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Offline Florestan

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Re: Gioacchino Rossini (1792 - 1868)
« Reply #5 on: October 12, 2019, 11:26:59 AM »
So....still no love for Rossini in the forum even after Florestan's efforts?

What are your thoughts on this 50 CD behemoth celebrating Rossini's recent anniversary? I'm finding almost no information, reviews or discussions about it anywhere (apart from a review on Amazon.com). Is there a reason for the silence on the internet?



Wow! Thanks for bringing this to my attention. High priority wishlist item.
“I compose music because I must give expression to my feelings, just as I talk because I must give utterance to my thoughts.”  --- Rachmaninoff

Offline JBS

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Re: Gioacchino Rossini (1792 - 1868)
« Reply #6 on: October 12, 2019, 11:37:46 AM »
 >:(x
So....still no love for Rossini in the forum even after Florestan's efforts?

What are your thoughts on this 50 CD behemoth celebrating Rossini's recent anniversary? I'm finding almost no information, reviews or discussions about it anywhere (apart from a review on Amazon.com). Is there a reason for the silence on the internet?


It may have simply got lost in the flood of other boxes.

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Online San Antone

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Re: Gioacchino Rossini (1792 - 1868)
« Reply #7 on: October 12, 2019, 12:08:36 PM »

Okay, how's this for snobbery. 

The opening of the Petite Messe Solonelle is a superb piece of musicmaking in its original form.

For chamber choir & two pianos, harmonium?  If so, yes, I agree.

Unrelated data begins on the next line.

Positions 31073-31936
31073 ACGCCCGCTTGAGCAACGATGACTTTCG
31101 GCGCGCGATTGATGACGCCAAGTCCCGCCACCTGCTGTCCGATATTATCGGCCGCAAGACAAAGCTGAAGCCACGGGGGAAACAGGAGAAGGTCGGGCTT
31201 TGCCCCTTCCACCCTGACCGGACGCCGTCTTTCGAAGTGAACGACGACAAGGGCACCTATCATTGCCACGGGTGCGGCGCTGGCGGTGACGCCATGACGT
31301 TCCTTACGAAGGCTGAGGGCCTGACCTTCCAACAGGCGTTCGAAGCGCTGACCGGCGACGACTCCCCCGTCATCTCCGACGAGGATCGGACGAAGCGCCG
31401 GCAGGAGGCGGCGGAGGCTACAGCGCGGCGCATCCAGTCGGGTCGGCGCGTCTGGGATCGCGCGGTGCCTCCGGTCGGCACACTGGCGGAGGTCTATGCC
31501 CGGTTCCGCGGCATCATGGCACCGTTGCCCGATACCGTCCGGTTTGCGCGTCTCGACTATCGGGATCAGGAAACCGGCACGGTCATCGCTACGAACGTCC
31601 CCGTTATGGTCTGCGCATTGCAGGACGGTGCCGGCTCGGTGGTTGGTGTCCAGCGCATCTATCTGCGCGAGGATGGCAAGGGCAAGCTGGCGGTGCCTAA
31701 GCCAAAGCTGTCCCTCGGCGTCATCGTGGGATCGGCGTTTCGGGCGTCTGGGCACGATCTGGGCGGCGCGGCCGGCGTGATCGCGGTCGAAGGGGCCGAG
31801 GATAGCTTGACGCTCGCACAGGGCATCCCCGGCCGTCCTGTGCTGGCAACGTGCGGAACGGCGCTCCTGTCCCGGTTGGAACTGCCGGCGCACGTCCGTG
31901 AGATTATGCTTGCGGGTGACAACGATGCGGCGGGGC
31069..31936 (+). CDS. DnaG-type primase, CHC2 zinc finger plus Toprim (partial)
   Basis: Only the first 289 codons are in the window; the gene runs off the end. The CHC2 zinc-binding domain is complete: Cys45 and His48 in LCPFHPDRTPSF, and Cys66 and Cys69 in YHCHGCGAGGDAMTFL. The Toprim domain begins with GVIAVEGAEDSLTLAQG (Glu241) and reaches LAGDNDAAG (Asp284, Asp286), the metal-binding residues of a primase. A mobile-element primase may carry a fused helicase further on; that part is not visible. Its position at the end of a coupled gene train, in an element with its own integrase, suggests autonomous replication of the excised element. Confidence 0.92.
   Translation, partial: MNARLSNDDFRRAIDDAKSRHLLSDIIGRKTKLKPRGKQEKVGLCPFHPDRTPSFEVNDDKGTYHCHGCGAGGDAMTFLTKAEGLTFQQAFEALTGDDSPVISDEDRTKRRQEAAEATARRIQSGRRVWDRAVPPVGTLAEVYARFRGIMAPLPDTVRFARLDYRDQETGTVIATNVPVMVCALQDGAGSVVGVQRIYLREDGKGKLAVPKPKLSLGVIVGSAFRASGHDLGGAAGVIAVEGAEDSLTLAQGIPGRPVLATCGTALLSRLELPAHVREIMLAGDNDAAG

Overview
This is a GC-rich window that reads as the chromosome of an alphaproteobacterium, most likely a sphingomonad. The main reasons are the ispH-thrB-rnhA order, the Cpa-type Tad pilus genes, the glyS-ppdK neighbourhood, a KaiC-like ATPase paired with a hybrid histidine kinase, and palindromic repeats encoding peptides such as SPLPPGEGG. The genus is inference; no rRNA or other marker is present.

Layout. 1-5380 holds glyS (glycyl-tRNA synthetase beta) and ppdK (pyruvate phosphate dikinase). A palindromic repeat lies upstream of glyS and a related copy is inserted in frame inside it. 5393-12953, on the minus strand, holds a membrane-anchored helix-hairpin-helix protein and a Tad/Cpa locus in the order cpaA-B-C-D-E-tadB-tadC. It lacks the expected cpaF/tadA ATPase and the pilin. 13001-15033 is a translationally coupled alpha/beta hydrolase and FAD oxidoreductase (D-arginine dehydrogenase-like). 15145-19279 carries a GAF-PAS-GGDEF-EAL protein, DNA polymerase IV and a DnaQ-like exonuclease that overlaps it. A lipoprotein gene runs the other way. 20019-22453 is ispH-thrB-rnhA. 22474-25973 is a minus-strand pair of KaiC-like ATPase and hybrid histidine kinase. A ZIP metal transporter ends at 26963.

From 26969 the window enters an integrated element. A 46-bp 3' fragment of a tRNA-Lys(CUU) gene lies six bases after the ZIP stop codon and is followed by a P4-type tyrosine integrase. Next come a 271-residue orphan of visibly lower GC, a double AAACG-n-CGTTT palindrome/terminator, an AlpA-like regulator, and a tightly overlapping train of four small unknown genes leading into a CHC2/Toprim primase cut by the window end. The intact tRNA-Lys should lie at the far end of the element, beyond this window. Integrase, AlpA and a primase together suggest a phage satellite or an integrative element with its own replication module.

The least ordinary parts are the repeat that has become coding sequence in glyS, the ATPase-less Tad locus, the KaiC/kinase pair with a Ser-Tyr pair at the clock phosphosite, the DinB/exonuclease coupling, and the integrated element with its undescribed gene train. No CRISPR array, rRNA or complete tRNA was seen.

I've just discovered the 11 installment series on Naxos of the Sins of Old Age.  Mostly piano music but there's also chamber works and plenty of absolutely wonderful music.  Something to delve into other than his operas.
« Last Edit: October 12, 2019, 12:31:25 PM by San Antone »

Offline Tsaraslondon

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Re: Gioacchino Rossini (1792 - 1868)
« Reply #8 on: October 13, 2019, 12:39:43 AM »
So....still no love for Rossini in the forum even after Florestan's efforts?

What are your thoughts on this 50 CD behemoth celebrating Rossini's recent anniversary? I'm finding almost no information, reviews or discussions about it anywhere (apart from a review on Amazon.com). Is there a reason for the silence on the internet?



Doubtless a bargain, somewhat blighted by the inclusion of the Sills Barbiere. Warner had much better performances to draw from, not least the Callas/Galliera and De Los Angeles/Gui. That said, I'm guessing most people would be buying the set for the rarities, rather than staple operatic fare. I assume there are no libretti, which, for  me, are essential, especially for the less well-known works.

That said, I've always preferred Donizetti and Bellini to Rossini, and I'm not even sure I'd want a 50 disc set devoted to them (well I doubt Bellini's oevre would stretch to that many anyway).

There are a few Rossini operas I'd like to add to my collection (the Otello with Carreras and Von Stade and the Elisabetta, Regina d'Inghilterra with Caballé, the Glyndebourne Le Comte Ory, but that's as much for the singers as the operas in question).

My Rossini collection stretches to Armida (Callas live in Florence; dreadful sound but Callas's performance is so devastatingly brilliant, everyone else sounds plain boring!), Il Barbiere di Siviglia (Callas/Gobbi/Galliera), La Cenerentola (Baltsa/Marriner), Guillaume Tell (Caballé/Gedda/Bacquier/Gardelli), L'Italiana in Algeri (Baltsa/Abbado), Semiramide (Penda/Fogliani) and Il Turco in Italia (Callas/Gavazzeni).

The 50 discs can be had for around £60 but I think there's quite a bit of material here that wouldn't get played much.
\"A beautiful voice is not enough.\" Maria Callas